Abderrahmen Mtibaa researching ways to improve networking, security in disaster response networks

Abderrahmen Mtibaa

UMSL Assistant Professor Abderrahmen Mtibaa is part of a team of researchers working to solve networking and security challenges that hinder public safety and disaster response. (Photo by August Jennewein)

The police response to the deadly May 24 shooting at Robb Elementary School in Uvalde, Texas, has been heavily scrutinized since it was learned that the shooter remained in the school for more than an hour before finally being killed by members of the United States Border Patrol Tactical Unit.

The decision not to confront him more quickly has been attributed to the mistaken belief by Uvalde School District Police Chief Pedro Arredondo that the situation had transitioned from an active shooter to a barricaded subject and that no more children were at risk, according to Texas Department of Public Safety Director Steven C. McCraw.

Abderrahmen Mtibaa, an assistant professor of computer science at the University of Missouri–St. Louis, wonders if things might have played out differently had law enforcement officers on the scene had easier access to the school’s network infrastructure, including the cameras and motion sensors, that would have allowed them to see inside the classroom as the standoff was unfolding.

Or if more lives could be saved in another emergency scenario – maybe a tornado or an earthquake, where communication can be intermittent or unavailable – if first responders are able to access networked devices already on site to help locate victims so they can deliver aid.

Mtibaa is part of five-person research team, led by New Mexico State University Professor Satyajayant Misra, working to solve networking and security challenges that hinder public safety and disaster response. They hope to create a way for first responders and other Good Samaritans to be able to temporarily gain access to technology tools available in disaster scenarios, even when the infrastructure might not be functioning as normal and while not jeopardizing the security of the networks the devices are connected to.

The National Science Foundation awarded them a three-year, $1 million grant to support a project titled “RINGS: Resilient Edge Ecosystem for Collaborative and Trustworthy Disaster Response (REsCue).”

“When you work in natural disaster or disaster recovery, you’re going to really need to take actions very quickly without really getting access to these things,” Mtibaa said. “So you need to really have what we call zero-trust access control. You have no trust at all in these persons, and then you need to allow them access. Of course, how can you do it with maintaining some level of security, accountability, everything? That’s what we are really working on and what we are interested in.”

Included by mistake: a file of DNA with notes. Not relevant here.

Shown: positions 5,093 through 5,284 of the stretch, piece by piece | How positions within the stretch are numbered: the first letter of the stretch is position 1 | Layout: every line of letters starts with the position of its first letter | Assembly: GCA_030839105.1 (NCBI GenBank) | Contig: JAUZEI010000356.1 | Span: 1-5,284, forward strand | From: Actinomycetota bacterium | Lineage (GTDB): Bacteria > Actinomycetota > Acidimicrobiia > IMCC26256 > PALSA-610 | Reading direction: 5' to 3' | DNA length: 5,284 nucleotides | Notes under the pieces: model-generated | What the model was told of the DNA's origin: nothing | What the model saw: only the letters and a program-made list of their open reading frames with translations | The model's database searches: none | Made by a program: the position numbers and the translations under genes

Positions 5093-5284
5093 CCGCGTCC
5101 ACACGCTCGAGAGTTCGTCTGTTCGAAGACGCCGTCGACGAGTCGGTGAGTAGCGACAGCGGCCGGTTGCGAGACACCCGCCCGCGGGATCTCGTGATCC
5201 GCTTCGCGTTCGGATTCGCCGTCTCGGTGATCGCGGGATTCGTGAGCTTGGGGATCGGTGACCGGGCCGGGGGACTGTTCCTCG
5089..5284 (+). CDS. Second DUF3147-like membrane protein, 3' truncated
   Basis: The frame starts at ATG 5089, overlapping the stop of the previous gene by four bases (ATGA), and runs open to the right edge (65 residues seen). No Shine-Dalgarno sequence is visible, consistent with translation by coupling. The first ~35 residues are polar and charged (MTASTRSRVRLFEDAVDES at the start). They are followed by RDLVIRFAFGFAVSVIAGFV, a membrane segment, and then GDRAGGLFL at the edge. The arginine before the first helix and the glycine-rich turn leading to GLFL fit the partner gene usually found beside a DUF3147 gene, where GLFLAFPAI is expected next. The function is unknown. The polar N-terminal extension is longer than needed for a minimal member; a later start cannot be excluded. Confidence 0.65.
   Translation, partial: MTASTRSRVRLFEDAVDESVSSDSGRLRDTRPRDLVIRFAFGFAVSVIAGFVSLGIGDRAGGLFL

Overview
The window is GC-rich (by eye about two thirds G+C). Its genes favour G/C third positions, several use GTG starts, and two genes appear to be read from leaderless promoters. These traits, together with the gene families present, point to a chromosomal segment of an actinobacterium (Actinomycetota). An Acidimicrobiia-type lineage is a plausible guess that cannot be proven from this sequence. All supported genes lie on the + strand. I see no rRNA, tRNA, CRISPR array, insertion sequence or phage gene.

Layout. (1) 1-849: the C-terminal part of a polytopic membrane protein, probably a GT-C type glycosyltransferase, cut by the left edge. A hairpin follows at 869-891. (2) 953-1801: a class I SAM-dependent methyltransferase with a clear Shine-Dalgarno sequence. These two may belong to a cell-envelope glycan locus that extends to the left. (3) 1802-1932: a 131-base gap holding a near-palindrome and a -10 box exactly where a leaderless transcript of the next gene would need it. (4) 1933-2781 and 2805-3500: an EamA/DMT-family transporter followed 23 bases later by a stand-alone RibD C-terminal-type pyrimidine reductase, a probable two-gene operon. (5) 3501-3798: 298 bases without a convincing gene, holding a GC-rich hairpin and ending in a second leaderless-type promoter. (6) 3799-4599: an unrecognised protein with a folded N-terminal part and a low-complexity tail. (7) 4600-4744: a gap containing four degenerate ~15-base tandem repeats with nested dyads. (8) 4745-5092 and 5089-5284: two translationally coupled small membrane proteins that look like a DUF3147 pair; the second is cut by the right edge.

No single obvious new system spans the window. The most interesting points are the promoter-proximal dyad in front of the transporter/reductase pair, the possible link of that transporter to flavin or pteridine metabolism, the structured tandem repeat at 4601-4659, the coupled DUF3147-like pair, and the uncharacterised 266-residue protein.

Mtibaa is working with some of his former colleagues at New Mexico State – where he worked from 2017 to 2019 before coming to UMSL. Among them are Misra as well as Reza Tourani, a former New Mexico State PhD student who is now an assistant professor of computer science at Saint Louis University. They have been collaborating on related research since 2017.

The team was one of 37 research groups to receive funding from NSF as part of a $37 million public-private partnership called the Resilient and Intelligent Next Generation Systems, or RINGS, program. RINGS is focused on accelerating research in the areas of wireless and mobile communication, networking, sensing, computing systems and global-scale services, and NSF has been working with industry partners such as Apple, Ericsson, Google, IBM, Intel, Microsoft, Nokia, Qualcomm and VMware.

“The fact that the project got accepted, that’s proof to us that what we are doing is not simply cutting-edge research or work,” Mtibaa said. “It’s also applicable and it’s of an interest to real-world application or companies.”

Mtibaa will be primarily focused on integrating autonomous networks into a cooperative “network of networks” and ensuring its resilience during periods of disruption.

The project is also focused on ensuring security because there are ample examples of malevolent actors exploiting disaster scenarios to engage in crime or even launch cyberattacks. Mtibaa and his colleagues are aiming to create an efficient method of verification of communications from untrusted users.

They held a kickoff meeting where they presented their ideas and proposal to industry partners and discussed potential collaborations and mutual interests.

The more than $250,000 in funding that will be directed to UMSL for Mtibaa’s part of the project will support the hiring of at least one PhD student for the three years of the project. Mtibaa also will be purchasing some equipment to build a networking testbed to test and evaluate their proposed schemes.

He considers it a bit of good fortune that Tourani and one or more SLU students will also be working on the project in St. Louis.

“Proximity is actually good,” Mtibaa said. “Students can go and meet with each other. They can really debug instead of doing things totally remote. We will have an annual meeting where all the students can meet with each other, but usually, those meetings are where the students can present what they’ve done. When you’re writing code and debugging, it’s going to be even more beneficial – the fact that they are really next to each other. That’s definitely a big plus.”

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Las Cruces Sun-News


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